Meters 114 are often two-way meters—i.e. they are operable to both receive and transmit data. However, one-way meters that are operable only to transmit and not receive data may also be deployed. FIG. 4 is a block diagram illustrating a subnet 401 that includes a number of one-way meters 451-456. As shown, meters 114a-k are two-way devices. In this example, the two-way meters 114a-k operate in the exemplary manner described above, such that each meter has a communication path to the collector 116 that is either a direct path (e.g., meters 114a and 114b have a direct path to the collector 116) or an indirect path through one or more intermediate meters that serve as repeaters. For example, meter 114h has a path to the collector through, in sequence, intermediate meters 114d and 114b. In this example embodiment, when a one-way meter (e.g., meter 451) broadcasts its usage data, the data may be received at one or more two-way meters that are in proximity to the one-way meter (e.g., two-way meters 114f and 114g). In one embodiment, the data from the one-way meter is stored in each two-way meter that receives it, and the data is designated in those two-way meters as having been received from the one-way meter. At some point, the data from the one-way meter is communicated, by each two-way meter that received it, to the collector 116. For example, when the collector reads the two-way meter data, it recognizes the existence of meter data from the one-way meter and reads it as well. After the data from the one-way meter has been read, it is removed from memory.

While the collection of data from one-way meters by the collector has been described above in the context of a network of two-way meters 114 that operate in the manner described in connection with the embodiments described above, it is understood that the present invention is not limited to the particular form of network established and utilized by the meters 114 to transmit data to the collector. Rather, the present invention may be used in the context of any network topology in which a plurality of two-way communication nodes are capable of transmitting data and of having that data propagated through the network of nodes to the collector.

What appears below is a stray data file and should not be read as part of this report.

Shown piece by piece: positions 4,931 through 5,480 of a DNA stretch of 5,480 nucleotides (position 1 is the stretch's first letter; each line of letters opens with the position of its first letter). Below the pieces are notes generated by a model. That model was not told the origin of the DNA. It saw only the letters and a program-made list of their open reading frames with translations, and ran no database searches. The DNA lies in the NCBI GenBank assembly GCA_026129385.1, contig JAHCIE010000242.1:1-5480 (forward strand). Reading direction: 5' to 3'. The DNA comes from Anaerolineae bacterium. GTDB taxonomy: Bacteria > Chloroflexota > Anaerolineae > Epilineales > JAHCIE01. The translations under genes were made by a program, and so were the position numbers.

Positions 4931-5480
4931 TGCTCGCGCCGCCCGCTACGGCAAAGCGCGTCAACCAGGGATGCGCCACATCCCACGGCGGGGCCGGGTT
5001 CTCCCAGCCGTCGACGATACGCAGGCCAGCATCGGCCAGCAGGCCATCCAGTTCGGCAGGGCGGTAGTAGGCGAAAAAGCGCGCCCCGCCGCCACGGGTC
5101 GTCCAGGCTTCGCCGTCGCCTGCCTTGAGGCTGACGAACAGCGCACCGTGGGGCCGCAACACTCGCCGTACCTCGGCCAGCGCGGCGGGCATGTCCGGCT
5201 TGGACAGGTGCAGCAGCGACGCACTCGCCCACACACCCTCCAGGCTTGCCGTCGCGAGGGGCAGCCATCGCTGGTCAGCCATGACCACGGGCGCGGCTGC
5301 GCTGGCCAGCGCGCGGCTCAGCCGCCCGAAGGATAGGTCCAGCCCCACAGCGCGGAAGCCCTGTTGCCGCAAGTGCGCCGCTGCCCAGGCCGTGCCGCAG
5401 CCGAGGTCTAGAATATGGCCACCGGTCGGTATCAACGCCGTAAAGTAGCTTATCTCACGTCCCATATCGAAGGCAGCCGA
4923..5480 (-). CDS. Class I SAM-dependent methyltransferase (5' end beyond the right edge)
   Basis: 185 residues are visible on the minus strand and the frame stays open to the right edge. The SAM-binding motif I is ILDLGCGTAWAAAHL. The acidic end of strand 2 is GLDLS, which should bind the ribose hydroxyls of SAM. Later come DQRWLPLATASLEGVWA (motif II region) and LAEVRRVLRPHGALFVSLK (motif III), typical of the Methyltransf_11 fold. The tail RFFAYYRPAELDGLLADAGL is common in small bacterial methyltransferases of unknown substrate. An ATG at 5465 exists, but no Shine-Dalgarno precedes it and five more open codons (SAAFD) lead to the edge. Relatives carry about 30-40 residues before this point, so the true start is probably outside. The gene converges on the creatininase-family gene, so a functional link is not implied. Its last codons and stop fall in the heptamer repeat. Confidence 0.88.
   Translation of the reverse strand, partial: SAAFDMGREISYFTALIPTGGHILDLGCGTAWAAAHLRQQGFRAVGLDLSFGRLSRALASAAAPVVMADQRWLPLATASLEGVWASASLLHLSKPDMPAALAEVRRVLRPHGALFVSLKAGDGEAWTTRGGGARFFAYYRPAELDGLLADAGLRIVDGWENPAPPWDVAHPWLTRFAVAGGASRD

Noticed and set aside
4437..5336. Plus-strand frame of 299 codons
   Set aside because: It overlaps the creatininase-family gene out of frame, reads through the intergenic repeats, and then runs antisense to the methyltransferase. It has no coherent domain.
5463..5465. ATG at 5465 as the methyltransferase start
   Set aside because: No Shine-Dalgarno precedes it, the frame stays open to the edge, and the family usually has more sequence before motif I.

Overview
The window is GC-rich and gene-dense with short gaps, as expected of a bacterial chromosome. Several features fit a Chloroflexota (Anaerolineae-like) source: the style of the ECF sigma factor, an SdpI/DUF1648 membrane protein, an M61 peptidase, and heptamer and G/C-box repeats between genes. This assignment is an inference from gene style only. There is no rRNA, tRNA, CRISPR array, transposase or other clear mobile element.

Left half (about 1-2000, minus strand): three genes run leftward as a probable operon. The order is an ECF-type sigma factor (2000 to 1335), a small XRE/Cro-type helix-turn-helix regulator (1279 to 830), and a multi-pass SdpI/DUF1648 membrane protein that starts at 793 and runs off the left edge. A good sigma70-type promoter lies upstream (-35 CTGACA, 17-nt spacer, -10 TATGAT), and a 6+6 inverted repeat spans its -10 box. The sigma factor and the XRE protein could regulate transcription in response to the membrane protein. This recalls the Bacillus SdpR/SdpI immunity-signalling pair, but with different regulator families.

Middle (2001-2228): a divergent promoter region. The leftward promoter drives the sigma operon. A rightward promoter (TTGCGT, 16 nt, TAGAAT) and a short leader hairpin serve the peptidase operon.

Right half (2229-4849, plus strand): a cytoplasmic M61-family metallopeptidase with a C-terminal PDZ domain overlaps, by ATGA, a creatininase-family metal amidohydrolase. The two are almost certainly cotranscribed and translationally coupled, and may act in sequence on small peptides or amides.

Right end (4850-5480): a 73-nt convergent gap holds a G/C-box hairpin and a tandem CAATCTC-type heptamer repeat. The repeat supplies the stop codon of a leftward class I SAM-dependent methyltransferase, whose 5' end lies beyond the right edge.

According to various embodiments disclosed herein, in an Advanced Metering Infrastructure (AMI) network, a metering or other node may include a communications option board for connecting to a wide area network (WAN) via networks such as, for example, a GPRS network, a WiFi wireless network, a PSTN telephone network, etc. As a particular example, FIG. 3A illustrates the network interface 308 implemented using a WAN option board installed within the A3 ALPHA meter. In some circumstances, the metering or other node may also be in physical proximity to other devices that are or can be controlled by a utility company. Such devices can be used to monitor and control components of the utility distribution system, including, for example, breakers, capacitor banks, transformers, switches, and reclosers. By using techniques disclosed herein for sharing the WAN connection between the AMI network and these other devices, the AMI infrastructure can be used for Utility Automation (UA) purposes.

Various embodiments may realize certain advantages. For example, these techniques may help reduce the costs and complexity of maintaining a UA system in parallel with the AMI network. According to various embodiments disclosed herein, a routing device does not need to be programmed to understand a protocol used by the UA system. As a result, flexibility in deployment may be enhanced, and future costs associated with updating the routing device for updates to the UA protocol may be reduced.